Lots of local anglers would rather tool around the back bays in a boat than go out in the ocean. Al Rocks of Egg Harbor Township loves hopping into his 1966 17-foot Boston Whaler Montauk "Brutus II" and taking a short ride into the waters from Great Egg Harbor Inlet to Great Egg Harbor River.
Rocks, 53, often has his family with him: wife Eileen; children Rachael, 25; Al, 23; Rebecca, 22; Joey 17; Elizabeth, 13. They like to go out evenings to watch the sunset and also for a short hour or so of fishing.
He is second-generation of anglers that handed him the local knowledge. They included uncles Walt Gregory Sr. and Elmer Gregory, and his dad Pat. He is passing it on to the next generation.
Al enjoys the total experience. He made the observations that there are more ospreys than he's seen before, the quality and clarity of the water has gone up, there is a lot of bait in the water. And, in what probably is a comment about the cost of fuel, he says there are more kayaks around than ever before often with anglers fly-fishing.
He said a school of bunker came in the inlet recently that spread out all the way back to the Parkway Bridge off Beesleys Point, and he recently saw bunch of big sting rays splashing on top of the water.
One of the reasons Al gets out on the water so often is because he has a 90 Evinrude that burns little gas. He has a 6-gallon tank that enables him to take four trips before he has to fill up, and he can go inlet to inlet (GE to Absecon) on one tank.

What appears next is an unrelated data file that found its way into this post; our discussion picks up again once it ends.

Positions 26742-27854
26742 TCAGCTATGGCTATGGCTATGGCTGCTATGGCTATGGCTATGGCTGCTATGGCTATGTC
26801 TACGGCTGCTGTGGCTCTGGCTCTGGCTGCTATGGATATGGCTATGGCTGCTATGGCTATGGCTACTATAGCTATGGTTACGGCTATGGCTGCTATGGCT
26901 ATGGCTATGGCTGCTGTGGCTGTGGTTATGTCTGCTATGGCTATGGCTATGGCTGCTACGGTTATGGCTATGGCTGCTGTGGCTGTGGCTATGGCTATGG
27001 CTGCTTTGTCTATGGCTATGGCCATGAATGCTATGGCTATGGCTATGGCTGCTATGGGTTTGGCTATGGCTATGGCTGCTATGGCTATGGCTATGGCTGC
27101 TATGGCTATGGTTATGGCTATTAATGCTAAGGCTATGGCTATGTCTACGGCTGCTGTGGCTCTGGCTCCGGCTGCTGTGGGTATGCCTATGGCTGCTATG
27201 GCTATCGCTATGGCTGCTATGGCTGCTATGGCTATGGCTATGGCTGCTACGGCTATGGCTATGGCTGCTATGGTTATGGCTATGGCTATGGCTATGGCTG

Another reason he sails often: He is catching a lot of flounder. Rocks racked up 75 fish total with a limit of eight keepers last Wednesday, had one keeper among three hooked up on one of his short sunset trips Saturday and caught four more keepers Sunday. He said the keepers are mainly in the 21-25-inch, 3-3/1 pound range.
That's not a bad stretch. It is also an example of what kind of back-bay fishing can be had right now.
On one of those trips, he had the kind of experience that can make back-bay fishing memorable. He had two rods in the rod-holders dragging the bottom and had a third rod he was jigging. Two skates hit the boat rods, and took off in opposite directions. He picked up a rod that had a bucktail he wanted to get back while the other skate spooled the line and took everything. When the skate he was fighting got to the the side of the boat, it spit the bucktail and took off.
Rocks says flounder like action. He uses 1/4 to 1/2 ounce red and white bucktails with 6-inch Gulp "greenish" on sunny days and white on overcast days. He says to cast out as far as you can and as soon the rig hits bottom start jigging it up and down back toward the boat. His plan B when nothing is working is to use whole squid as bait.
He had one other piece of advice: When the big ones are not biting, move and try another spot. The fish won't come to you, he says, you have to go find them.
He also recently netted 36 softshell crabs off pilings located throughout the area he frequents.